Vehicle speed uncorrected versus corrected for acceleration
Figure 4.Speed corrected for acceleration versus final speed distribution.

Vehicle Types

For each circuit analyzed by Race Optimal, racing lines for four major vehicle types are displayed.

The first vehicle type is the Mazda Miata. Long beloved as a "driver's car," Miatas riddle race tracks around the world, and Spec Miata is a popular and accessible racing series in the US. The Miata represents the (sorely) underpowered track vehicle.

The second vehicle type represents the very fast track car, embodied by the Porsche 911 GT3 RS 4.0. It has tons of power, and puts down over 400 pounds of downforce at top speed. It's also fairly popular, and there is a lot of footage from this and similar cars available online.

To represent two-wheeled vehicles, a motorcycle vehicle class is used that doesn't model any one bike in particular. Unlike the four-wheeled types, the motorcycle can ride all the way to the edges of the track, but has slightly lower overall traction and cornering grip. This reflects the fact that most riders are less likely to approach the traction limits than the car drivers of an equivalent skill level. The power level is meant to be slightly faster than a 600cc sportbike, but not as fast as a 1000.

Finally, the fourth vehicle class, the über class, the Formula 1 car. F1 lines are shown in order to provide insight into the different approaches required for vehicles with high downforce and massive power. They might also be helpful to some of those in the video game crowd.

Vehicle Model

There are four essential parameters that account for the majority of a vehicle's performance in the simulation. They are:

  1. Reference Accelerationaref
    Maximum forward acceleration of the vehicle at the reference speed of 80 MPH (130 KPH) assuming unlimited grip. This is an important point for the F1 car, which has more power available than it can use at that speed.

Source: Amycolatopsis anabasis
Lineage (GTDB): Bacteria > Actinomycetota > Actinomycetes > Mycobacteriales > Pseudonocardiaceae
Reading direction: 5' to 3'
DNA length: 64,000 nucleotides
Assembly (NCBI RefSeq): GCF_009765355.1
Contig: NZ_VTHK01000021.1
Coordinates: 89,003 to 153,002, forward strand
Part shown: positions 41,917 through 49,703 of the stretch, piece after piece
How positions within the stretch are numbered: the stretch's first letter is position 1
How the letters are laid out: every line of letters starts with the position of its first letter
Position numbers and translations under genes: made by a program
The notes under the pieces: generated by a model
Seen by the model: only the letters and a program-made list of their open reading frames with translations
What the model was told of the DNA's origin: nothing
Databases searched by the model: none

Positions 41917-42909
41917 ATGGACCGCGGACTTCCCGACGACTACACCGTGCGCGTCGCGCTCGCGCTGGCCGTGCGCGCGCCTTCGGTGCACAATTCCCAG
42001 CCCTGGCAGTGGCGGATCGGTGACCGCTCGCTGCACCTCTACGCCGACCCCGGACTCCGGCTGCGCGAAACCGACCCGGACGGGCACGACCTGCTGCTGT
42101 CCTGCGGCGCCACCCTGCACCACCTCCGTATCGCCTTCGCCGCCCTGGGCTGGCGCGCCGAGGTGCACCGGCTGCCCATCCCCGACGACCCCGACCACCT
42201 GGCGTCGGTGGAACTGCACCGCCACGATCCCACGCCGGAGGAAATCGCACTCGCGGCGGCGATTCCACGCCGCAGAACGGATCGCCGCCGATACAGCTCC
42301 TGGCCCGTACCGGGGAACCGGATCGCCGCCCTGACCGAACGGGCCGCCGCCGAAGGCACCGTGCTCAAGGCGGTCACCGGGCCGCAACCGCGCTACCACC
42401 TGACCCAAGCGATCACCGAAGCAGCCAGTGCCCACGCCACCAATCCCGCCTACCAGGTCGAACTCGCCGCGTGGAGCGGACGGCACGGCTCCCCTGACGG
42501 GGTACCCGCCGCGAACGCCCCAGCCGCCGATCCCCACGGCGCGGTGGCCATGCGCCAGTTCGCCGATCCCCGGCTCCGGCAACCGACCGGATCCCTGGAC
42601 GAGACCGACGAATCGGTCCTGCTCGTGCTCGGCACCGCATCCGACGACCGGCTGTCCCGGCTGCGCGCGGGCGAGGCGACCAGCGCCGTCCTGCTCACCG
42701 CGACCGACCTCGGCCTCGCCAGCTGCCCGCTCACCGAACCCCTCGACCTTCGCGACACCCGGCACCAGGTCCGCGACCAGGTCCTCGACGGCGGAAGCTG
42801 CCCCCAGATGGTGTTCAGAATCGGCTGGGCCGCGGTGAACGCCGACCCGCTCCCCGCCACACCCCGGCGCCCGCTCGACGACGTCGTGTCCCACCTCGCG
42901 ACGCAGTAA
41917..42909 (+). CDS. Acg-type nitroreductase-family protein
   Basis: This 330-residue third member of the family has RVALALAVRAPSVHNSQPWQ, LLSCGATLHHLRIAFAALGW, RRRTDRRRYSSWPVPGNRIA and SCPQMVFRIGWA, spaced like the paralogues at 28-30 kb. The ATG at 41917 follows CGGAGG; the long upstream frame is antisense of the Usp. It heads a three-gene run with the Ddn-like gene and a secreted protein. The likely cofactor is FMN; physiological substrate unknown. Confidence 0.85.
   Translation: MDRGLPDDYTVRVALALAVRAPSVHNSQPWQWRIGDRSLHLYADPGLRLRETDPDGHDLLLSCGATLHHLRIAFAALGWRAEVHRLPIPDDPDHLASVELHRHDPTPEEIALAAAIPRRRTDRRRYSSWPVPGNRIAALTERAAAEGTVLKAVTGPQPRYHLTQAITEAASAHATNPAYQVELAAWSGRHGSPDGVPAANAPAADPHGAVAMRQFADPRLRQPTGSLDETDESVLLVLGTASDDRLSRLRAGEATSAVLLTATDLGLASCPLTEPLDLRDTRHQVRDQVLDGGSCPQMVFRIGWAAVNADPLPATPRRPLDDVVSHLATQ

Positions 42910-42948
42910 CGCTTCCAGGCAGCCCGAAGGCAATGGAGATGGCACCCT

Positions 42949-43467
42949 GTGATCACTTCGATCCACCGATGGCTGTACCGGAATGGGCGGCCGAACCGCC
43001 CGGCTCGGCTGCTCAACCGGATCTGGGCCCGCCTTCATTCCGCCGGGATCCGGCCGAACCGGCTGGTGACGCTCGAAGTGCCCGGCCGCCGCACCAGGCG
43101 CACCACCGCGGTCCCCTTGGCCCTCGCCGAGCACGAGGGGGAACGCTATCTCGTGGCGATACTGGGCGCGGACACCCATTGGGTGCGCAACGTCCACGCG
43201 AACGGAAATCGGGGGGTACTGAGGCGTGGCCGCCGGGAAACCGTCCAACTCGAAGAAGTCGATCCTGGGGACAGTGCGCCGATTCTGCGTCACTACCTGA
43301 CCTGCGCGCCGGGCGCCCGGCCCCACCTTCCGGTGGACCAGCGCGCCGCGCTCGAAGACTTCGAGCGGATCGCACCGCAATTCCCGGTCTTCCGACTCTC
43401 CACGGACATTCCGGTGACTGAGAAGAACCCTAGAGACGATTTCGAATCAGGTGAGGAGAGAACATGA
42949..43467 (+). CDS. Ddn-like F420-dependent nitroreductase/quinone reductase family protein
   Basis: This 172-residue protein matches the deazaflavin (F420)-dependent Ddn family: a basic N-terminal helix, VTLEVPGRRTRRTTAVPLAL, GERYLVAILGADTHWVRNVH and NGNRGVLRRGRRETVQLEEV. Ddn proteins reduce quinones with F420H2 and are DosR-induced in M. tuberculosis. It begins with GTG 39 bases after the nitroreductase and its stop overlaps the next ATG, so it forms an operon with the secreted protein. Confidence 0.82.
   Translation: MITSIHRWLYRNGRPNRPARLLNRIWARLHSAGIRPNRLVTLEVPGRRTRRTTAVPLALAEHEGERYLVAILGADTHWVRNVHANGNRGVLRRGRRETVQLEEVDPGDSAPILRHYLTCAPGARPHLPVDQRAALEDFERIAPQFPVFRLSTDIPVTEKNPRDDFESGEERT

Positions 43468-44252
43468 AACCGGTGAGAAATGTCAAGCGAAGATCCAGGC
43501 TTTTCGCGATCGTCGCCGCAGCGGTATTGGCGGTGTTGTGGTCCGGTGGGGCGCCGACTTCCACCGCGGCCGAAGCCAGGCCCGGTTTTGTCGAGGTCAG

2. Top Speedvmax
    Vehicle top speed, assumed to result from aerodynamic drag rather than gearing limits.
  3. Tire Friction Coefficientμ
    Friction coefficient between the tires and track. With μ of 1.3, a 1000 pound vehicle can theoretically produce 1300 pounds of force in any given direction before exceeding the traction limit of the tires. High coefficients of friction are used in order to simulate vehicles equipped with race tires.
  4. DownforceFDF
    Downforce (in pounds) generated at a given speed.
Table 1. Primary vehicle parameters for the four basic types.
Miata GT3 RS 4.0 Motorcycle F1
aref (ft/s2) 8.07 17.7 24 85
vmax (MPH) 130 195 164 194
μ 1.3 1.3 1.2 1.73
FDF (lbs) 0 426 @ 193 MPH 0 2750 @ 150 MPH

Additional parameters are incorporated to limit grip during acceleration, turning, and braking, in order to bring some more accuracy into the vehicle dynamics. Finally, a simple model for the drag that results from tire slip is also utilized.

Well, did you make it this far? If so, I'm impressed. That concludes our introduction to the physics behind Race Optimal. If there's anything about which you want to know more, or think was explained badly, please let us know and we'll do our best to address it.